QUESTION: How do you feel about CLA? I have a client that may want to use it, and I was just wondering if you recommend it?

ANSWER: CLA, Conjugated Linoleic Acid, has been making a few headlines as a fat burner, and those headlines use to all-too-common words, "research has proven." More accurately, those headlines would suggest "some research leads to maintaining a suspicion that oral ingestion of CLA might play a role in accelerating fat loss." The problem is, that type of approach doesn't sell as much product as "Research Has Proven."

There were a number of studies that indicated there might be some link between oral CLA and fat loss. Most involved animals. One such study did deal with exercising humans and did attempt to measure bodyfat. There wasn't, however, a control group that used another form of linoleic acid, and there isn't any question that EFA's (alpha linolenic acid a linoleic acid) play a role in fat mobilization. Perhaps the CLA filled in an EFA gap in the experimental group's nutrition and that same gap might have been filled in by oral ingestion of flaxseed oil.

Another study actually did a comparison where the control group used an unsaturated fat, olive oil, but in my opinion, that wasn't a revealing comparison. Olive is a good source of Omega 9 fatty acids, but NOT of linoleic acid. If linoleic acid is a contributor to fat release, the research should compare CLA to flaxseed oil for a more definitive conclusion on the actual value of CLA.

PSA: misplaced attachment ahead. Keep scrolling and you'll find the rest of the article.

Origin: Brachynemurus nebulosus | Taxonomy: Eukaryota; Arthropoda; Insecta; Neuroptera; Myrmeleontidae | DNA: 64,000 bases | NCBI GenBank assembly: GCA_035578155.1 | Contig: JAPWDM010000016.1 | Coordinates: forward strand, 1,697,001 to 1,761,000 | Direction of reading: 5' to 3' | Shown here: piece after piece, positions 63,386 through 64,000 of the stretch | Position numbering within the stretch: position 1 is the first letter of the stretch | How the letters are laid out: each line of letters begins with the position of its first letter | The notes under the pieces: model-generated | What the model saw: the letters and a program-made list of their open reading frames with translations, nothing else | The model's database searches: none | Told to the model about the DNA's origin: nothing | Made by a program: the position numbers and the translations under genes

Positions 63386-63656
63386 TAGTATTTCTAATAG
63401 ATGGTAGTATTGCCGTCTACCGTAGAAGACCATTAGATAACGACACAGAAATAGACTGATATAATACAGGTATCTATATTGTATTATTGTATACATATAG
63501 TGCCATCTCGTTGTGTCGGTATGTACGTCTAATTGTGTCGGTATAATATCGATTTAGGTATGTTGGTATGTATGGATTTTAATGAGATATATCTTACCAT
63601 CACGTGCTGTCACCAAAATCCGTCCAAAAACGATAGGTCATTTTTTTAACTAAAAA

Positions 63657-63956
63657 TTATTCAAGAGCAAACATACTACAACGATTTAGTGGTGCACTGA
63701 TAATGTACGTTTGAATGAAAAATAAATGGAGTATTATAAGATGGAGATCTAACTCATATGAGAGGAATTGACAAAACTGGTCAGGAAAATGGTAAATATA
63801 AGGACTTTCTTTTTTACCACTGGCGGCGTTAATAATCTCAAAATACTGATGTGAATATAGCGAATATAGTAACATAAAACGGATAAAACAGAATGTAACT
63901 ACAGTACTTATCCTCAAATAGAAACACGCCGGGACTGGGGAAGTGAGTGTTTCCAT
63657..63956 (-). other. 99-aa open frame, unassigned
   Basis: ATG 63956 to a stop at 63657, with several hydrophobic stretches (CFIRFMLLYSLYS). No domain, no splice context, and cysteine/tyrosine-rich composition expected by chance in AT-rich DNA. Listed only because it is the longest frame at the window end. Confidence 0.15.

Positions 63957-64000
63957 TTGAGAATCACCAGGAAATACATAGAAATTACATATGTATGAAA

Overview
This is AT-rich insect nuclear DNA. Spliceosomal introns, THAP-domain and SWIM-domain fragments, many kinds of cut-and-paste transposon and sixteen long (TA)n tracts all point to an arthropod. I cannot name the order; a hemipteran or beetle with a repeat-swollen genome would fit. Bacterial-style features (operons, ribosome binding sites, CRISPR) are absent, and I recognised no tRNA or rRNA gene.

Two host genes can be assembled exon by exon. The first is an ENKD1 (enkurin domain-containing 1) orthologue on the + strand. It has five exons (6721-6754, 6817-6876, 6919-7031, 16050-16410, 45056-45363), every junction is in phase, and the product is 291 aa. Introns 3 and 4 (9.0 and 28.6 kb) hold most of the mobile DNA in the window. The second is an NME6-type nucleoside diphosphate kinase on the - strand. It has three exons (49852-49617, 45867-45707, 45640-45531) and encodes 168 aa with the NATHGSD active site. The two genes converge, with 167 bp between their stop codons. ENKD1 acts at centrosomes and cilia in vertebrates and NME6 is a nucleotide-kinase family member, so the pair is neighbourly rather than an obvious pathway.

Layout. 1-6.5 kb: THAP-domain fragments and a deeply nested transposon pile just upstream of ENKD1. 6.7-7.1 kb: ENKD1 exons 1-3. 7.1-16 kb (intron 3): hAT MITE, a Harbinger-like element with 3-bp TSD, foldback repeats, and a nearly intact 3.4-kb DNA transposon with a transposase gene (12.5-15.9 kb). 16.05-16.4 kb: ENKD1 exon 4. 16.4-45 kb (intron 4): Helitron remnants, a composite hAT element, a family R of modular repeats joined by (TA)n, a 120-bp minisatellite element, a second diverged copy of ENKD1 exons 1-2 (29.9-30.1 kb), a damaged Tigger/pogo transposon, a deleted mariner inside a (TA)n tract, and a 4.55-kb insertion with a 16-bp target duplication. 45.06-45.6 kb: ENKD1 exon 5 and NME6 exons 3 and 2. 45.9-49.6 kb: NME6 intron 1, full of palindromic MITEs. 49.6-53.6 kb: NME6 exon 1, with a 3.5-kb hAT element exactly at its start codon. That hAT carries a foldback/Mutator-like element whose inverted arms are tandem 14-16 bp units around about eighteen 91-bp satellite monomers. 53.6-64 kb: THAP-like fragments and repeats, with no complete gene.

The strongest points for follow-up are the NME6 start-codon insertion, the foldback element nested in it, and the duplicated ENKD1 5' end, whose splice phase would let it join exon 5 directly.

The problem with the words "research has proven" is compounded by the fact that supplement sellers will only share research that appears to lend some credence to their offerings. In another study, "Conjugated Linoleic Acid Supplementation in Humans," no discernible changes in body composition were noted. Personally I'm not sold on CLA. It's expensive. The preponderance of available evidence seem to suggest that it isn't a bodybuilding or fat loss aid.

Switching the focus away from body reshaping, if your client wants to take it for health reasons, there has been some promising research to suggest that CLA has anti-carcinogenic properties. Other research suggests it might act as an aid for those suffering Type II diabetes.

Why, if it's more proven in other areas is it sold for fat loss? Only because so many people are in quest of precisely that. To capitalize on the want, supplement sellers have learned to strategically create rumors of the ingestion of their products being the great new fat loss salvation. There is in fact one certain path to healthful fat loss and it doesn't come in a bottle. Eat supportively and train effectively.

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